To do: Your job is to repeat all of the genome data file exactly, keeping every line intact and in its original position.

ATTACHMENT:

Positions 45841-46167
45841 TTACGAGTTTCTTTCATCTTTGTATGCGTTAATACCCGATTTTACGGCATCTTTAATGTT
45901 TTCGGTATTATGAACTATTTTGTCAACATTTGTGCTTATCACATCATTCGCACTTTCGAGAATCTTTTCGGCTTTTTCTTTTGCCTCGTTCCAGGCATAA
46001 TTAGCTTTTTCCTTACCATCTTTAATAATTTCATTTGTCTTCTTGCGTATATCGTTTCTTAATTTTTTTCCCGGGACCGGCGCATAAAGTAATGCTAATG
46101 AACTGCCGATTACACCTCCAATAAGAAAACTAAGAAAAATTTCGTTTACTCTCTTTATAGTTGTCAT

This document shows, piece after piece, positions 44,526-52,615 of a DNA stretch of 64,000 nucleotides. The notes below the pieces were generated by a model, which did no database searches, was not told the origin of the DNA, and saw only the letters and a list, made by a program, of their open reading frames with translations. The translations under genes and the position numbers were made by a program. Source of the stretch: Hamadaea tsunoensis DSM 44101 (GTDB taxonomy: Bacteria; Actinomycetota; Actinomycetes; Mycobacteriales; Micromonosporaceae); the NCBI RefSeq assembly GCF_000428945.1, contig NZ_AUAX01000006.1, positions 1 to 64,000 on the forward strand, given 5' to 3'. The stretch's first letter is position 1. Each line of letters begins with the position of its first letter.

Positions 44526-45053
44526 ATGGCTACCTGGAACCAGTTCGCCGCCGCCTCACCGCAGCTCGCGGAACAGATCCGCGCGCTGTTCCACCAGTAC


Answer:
Positions 45841-46167
45841 TTACGAGTTTCTTTCATCTTTGTATGCGTTAATACCCGATTTTACGGCATCTTTAATGTT
45901 TTCGGTATTATGAACTATTTTGTCAACATTTGTGCTTATCACATCATTCGCACTTTCGAGAATCTTTTCGGCTTTTTCTTTTGCCTCGTTCCAGGCATAA
46001 TTAGCTTTTTCCTTACCATCTTTAATAATTTCATTTGTCTTCTTGCGTATATCGTTTCTTAATTTTTTTCCCGGGACCGGCGCATAAAGTAATGCTAATG
46101 AACTGCCGATTACACCTCCAATAAGAAAACTAAGAAAAATTTCGTTTACTCTCTTTATAGTTGTCAT

This document shows, piece after piece, positions 44,526-52,615 of a DNA stretch of 64,000 nucleotides. The notes below the pieces were generated by a model, which did no database searches, was not told the origin of the DNA, and saw only the letters and a list, made by a program, of their open reading frames with translations. The translations under genes and the position numbers were made by a program. Source of the stretch: Hamadaea tsunoensis DSM 44101 (GTDB taxonomy: Bacteria; Actinomycetota; Actinomycetes; Mycobacteriales; Micromonosporaceae); the NCBI RefSeq assembly GCF_000428945.1, contig NZ_AUAX01000006.1, positions 1 to 64,000 on the forward strand, given 5' to 3'. The stretch's first letter is position 1. Each line of letters begins with the position of its first letter.

Positions 44526-45053
44526 ATGGCTACCTGGAACCAGTTCGCCGCCGCCTCACCGCAGCTCGCGGAACAGATCCGCGCGCTGTTCCACCAGTAC